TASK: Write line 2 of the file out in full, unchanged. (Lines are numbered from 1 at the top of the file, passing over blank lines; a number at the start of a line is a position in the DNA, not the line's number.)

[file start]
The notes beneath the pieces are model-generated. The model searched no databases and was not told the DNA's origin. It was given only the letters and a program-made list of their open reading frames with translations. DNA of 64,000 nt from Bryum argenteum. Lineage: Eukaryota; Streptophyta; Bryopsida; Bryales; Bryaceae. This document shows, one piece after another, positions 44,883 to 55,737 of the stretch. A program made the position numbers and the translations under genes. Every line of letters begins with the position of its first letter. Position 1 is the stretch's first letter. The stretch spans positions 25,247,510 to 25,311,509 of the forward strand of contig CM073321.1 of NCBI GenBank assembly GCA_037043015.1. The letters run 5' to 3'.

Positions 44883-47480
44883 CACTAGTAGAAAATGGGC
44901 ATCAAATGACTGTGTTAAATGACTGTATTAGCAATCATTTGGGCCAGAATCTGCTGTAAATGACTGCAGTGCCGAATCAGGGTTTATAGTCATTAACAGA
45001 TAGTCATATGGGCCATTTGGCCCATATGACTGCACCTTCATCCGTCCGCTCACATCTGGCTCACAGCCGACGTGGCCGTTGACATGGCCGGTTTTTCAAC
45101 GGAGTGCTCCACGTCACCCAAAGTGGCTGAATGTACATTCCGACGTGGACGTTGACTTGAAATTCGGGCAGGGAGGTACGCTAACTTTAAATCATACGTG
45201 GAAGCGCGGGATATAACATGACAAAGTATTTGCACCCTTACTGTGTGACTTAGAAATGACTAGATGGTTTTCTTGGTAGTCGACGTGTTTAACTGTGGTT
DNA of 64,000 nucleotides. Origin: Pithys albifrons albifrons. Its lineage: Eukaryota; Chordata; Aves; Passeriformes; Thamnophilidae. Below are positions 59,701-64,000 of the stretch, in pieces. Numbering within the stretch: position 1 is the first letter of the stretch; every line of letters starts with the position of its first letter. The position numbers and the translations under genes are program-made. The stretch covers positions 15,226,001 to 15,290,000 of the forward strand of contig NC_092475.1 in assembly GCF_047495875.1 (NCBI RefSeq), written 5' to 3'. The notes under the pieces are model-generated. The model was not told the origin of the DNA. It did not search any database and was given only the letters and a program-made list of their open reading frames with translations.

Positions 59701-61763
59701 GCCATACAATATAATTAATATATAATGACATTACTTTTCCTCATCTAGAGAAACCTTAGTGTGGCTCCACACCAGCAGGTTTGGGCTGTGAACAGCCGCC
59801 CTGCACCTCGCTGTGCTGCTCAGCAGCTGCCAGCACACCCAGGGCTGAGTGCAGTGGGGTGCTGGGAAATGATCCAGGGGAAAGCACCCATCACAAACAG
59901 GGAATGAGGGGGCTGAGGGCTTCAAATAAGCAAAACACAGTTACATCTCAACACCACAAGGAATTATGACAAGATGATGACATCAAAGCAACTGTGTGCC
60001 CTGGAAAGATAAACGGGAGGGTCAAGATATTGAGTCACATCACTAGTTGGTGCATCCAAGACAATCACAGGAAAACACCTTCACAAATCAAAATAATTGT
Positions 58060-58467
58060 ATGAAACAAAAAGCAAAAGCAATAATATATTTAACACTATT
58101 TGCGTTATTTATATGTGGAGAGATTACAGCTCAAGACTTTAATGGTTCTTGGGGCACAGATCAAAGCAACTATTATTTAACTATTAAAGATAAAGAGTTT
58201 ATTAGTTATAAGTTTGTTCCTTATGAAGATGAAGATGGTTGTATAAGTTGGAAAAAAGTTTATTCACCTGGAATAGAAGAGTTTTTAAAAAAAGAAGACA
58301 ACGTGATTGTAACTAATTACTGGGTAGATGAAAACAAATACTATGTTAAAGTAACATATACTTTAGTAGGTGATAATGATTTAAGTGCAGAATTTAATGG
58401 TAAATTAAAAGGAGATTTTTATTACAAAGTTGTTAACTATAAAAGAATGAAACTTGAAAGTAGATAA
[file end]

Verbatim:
Positions 44883-47480